Selfless

A quick note: On Wednesday evening, my grandmother died after receiving years of care for Alzheimer’s disease. She was 86. I was told that she left peacefully, surrounded by family in Taiwan.

Below, you’ll find a short essay that I wrote in high school on her story. Thank you to Andrew Huang and Ashley Pham for helping to edit and review this on such short notice.

My family roamed the bustling streets of Taipei one cool summer morning in 2010, taking in the sights and sounds of urban life. The subtle, smoky scent of cooked meat lingered in the air as we navigated the capital, and we were surrounded by towering skyscrapers and flashing neon signs. A sea of yellow taxis and motorcycles crammed the streets while planes soared above us.

My grandmother held my hand as we walked. Her hair matched the ashen morning sky, but the rest of her appearance and personality overflowed with a colorful liveliness. Her warm brown eyes defined her soft, wrinkled face, and she was always quick to flash a smile.

In my few conversations with her, my grandmother always focused squarely on me and my future — choosing to keep details of her life obscure, while urging me to reach my full potential.

She went by many names: Biyin Bai, Bai Laoshi (“Teacher Bai”), grandmother, and mother. I only called her 阿嬤 (pronounced “ah mah”) and I knew embarrassingly little about her personal story of sacrifice that I have come to view as a source of inspiration. It was only when she was diagnosed with Alzheimer’s disease in 2014 that I began to actively learn about her past.

Photos from my grandmother’s travels to the United States in 2008.

My grandmother was born in the industrial city of Taichung at a time when crises and poverty gripped Taiwan. Although her father had been a heavy drinker and her mother worked for scant wages making straw hats, she dreamed of attaining a good education. She labored away to garner the best grades and eventually qualified for a spot at one of the best public high schools in the country.

But when her father died, so did her dreams. As her family’s main source of income dried up, she opted to attend a tuition-free school and trained to become a teacher. Doing so, she thought, would keep the door of opportunity open for her four younger siblings.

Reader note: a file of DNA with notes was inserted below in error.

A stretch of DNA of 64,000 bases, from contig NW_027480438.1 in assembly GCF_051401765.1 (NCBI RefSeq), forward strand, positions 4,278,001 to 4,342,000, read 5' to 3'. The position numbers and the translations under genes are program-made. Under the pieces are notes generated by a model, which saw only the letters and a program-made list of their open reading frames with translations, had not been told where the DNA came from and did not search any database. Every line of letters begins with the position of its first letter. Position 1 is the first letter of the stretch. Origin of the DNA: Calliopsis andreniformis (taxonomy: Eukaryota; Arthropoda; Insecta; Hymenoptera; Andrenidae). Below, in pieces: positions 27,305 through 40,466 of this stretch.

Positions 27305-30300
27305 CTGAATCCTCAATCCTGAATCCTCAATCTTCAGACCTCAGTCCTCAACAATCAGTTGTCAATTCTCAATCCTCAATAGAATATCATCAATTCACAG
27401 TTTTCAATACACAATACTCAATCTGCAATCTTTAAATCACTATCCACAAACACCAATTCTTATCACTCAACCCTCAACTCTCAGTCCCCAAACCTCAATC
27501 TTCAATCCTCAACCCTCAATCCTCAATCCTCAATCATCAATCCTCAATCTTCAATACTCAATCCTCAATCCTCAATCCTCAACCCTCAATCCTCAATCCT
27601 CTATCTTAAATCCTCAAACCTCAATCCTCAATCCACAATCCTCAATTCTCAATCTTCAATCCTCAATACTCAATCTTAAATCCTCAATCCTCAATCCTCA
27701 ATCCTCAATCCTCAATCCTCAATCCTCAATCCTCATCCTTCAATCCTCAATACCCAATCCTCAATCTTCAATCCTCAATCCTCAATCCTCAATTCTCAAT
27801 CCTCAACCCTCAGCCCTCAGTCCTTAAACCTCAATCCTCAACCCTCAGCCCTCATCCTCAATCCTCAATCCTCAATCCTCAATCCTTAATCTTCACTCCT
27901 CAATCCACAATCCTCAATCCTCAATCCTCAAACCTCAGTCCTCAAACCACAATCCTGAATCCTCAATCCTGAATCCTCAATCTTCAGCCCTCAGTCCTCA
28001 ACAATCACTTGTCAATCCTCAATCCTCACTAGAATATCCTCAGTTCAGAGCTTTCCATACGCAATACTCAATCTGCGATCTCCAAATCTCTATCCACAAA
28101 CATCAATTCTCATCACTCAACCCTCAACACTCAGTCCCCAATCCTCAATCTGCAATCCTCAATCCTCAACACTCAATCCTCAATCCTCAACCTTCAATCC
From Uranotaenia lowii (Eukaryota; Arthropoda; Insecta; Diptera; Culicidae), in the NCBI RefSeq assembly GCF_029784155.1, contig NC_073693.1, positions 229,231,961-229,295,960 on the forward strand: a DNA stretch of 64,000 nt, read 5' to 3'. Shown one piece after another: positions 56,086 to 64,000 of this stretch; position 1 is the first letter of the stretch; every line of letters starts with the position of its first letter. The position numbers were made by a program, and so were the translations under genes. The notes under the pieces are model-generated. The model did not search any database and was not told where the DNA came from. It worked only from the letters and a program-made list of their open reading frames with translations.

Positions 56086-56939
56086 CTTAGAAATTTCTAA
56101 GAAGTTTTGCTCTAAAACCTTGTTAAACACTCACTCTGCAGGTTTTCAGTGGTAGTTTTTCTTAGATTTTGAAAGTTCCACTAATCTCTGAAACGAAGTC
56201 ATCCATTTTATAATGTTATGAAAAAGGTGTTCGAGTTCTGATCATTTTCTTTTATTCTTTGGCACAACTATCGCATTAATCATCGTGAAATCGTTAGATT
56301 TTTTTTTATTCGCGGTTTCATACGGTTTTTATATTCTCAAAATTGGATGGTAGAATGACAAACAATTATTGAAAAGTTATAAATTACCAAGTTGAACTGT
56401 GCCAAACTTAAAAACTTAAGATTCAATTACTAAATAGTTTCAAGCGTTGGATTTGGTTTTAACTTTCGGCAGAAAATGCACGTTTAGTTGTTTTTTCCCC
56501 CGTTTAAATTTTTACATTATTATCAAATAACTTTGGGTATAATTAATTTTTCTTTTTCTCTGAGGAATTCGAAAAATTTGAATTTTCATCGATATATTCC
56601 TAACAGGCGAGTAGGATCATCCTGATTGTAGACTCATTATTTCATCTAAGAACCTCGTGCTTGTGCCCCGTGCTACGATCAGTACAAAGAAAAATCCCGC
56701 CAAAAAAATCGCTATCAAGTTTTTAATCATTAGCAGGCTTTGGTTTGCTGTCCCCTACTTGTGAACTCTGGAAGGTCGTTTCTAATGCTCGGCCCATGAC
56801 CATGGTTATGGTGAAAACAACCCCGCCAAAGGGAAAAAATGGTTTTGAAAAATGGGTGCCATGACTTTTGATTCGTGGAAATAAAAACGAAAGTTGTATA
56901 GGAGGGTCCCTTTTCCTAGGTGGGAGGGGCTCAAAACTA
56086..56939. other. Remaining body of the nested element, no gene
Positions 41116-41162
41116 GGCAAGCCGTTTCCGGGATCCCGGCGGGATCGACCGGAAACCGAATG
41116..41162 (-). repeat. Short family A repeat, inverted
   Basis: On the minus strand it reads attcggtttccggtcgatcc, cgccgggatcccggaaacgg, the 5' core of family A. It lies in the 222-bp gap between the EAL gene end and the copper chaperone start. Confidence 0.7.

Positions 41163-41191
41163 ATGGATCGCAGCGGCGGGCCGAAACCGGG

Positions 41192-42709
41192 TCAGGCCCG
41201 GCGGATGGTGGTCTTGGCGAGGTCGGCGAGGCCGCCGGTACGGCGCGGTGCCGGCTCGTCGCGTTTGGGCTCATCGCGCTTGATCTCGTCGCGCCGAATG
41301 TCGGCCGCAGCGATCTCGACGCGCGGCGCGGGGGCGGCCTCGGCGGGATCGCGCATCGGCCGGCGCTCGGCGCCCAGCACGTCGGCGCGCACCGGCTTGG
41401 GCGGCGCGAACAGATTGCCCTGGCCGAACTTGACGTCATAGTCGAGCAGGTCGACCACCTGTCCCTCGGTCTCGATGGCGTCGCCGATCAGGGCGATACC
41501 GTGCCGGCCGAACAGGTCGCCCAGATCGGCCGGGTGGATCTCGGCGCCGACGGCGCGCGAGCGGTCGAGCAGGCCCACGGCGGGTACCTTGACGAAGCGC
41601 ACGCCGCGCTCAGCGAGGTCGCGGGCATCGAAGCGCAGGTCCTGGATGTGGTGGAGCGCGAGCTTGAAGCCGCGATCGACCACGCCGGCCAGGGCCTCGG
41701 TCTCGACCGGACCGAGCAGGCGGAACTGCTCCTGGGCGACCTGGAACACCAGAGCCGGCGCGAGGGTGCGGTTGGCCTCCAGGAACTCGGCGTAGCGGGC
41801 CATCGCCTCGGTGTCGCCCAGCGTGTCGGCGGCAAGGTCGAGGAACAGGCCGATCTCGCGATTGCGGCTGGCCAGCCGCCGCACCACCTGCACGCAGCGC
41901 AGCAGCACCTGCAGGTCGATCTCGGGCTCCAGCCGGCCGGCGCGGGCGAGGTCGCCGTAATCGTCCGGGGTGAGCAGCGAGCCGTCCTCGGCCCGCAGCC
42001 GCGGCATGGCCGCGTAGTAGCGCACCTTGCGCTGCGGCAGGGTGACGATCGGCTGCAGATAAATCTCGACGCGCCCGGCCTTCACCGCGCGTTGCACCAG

In the 1950s, students in Taichung often held jobs in manufacturing, fishing or agriculture, choosing to work rather than furthering their education in order to support their families. Shortly after obtaining a teaching degree at the age of 19, my grandmother spent long mornings and afternoons biking around the city, urging them to give education a chance.

Forty years later, my grandmother had developed a reputation for excellence in teaching, even receiving recognition from Taiwan’s president. Thousands of elementary school students passed through her classrooms and she refused on principle to accept money for extra help.

My grandmother was also diligent in her family life, completing house chores day after day in her efforts to support three children and her parents-in-law. As I spoke to relatives that knew her best, every small story seemed to highlight her selflessness.

Combining motherly instincts with her experience as an educator, my grandmother always made sure she was the last to eat at every meal. When one of my uncles injured himself with a carving knife in a second grade art class, she scooped him up in a hurry and rushed to a nearby hospital. Only hours later did she realize that she had not worn any shoes. When I was born prematurely in 1998, she traveled alone to California to help care for me, even though she could not speak or read English.

My grandmother practiced writing her name after her Alzheimer’s diagnosis.

The last time I saw my grandmother was in early 2015, when she made her second trip to the U.S. Her Alzheimer’s had progressed and she supported her thin, frail body with a cane. Most notably, her hair, once as gray as slate, was now very white, but her bright smile remained the same.

My parents asked my grandmother to say my name to test her failing memory, and she eyed me slowly. She blinked four times, then paused. “I don’t know,” she whispered.

My grandmother, retired, now lives in Taipei, surrounded by her many children and grandchildren — the fruits of her many years of labor. She sleeps little and constantly forgets simple dates and names, even where she is going when she takes her daily walks.

With her memory fading, she now firmly believes that she is once again a teacher, waking up every day in her quest to educate students from a distant time that I will never know.

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